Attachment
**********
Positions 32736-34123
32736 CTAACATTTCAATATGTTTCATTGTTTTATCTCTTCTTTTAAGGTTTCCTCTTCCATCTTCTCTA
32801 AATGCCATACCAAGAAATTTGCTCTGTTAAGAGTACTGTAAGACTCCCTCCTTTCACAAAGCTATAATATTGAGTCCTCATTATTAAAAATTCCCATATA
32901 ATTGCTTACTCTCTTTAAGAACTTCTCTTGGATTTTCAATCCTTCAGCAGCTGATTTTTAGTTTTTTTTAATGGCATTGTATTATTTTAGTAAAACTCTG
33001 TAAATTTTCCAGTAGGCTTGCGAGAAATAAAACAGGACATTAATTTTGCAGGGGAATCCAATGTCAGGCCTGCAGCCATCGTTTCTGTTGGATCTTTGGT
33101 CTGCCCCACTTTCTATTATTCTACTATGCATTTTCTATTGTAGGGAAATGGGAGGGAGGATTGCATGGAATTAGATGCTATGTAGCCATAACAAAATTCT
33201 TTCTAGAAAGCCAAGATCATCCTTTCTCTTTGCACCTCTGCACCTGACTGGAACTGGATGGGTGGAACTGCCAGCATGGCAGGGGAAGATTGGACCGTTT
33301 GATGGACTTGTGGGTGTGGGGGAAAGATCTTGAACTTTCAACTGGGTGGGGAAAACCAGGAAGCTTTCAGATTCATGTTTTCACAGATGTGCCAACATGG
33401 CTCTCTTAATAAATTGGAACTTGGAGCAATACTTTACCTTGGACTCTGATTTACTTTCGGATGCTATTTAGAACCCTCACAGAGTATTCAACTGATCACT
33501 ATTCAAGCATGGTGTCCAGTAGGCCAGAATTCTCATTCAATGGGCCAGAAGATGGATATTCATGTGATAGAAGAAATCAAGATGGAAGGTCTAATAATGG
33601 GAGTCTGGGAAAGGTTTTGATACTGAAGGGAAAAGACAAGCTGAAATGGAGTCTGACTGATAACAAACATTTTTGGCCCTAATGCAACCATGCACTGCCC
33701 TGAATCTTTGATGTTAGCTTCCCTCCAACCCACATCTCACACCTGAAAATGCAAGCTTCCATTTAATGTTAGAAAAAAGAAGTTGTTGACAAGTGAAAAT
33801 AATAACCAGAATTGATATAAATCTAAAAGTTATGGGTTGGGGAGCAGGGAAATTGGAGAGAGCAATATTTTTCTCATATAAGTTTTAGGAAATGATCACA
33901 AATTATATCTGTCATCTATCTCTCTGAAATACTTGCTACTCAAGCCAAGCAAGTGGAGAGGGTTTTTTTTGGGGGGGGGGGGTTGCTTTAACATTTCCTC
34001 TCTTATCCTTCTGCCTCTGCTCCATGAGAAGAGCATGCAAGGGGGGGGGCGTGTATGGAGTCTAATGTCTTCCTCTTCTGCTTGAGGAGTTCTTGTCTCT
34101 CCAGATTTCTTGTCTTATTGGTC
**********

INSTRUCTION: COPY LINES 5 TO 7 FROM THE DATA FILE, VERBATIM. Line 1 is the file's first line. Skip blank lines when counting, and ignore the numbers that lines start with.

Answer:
33001 TAAATTTTCCAGTAGGCTTGCGAGAAATAAAACAGGACATTAATTTTGCAGGGGAATCCAATGTCAGGCCTGCAGCCATCGTTTCTGTTGGATCTTTGGT
33101 CTGCCCCACTTTCTATTATTCTACTATGCATTTTCTATTGTAGGGAAATGGGAGGGAGGATTGCATGGAATTAGATGCTATGTAGCCATAACAAAATTCT
33201 TTCTAGAAAGCCAAGATCATCCTTTCTCTTTGCACCTCTGCACCTGACTGGAACTGGATGGGTGGAACTGCCAGCATGGCAGGGGAAGATTGGACCGTTT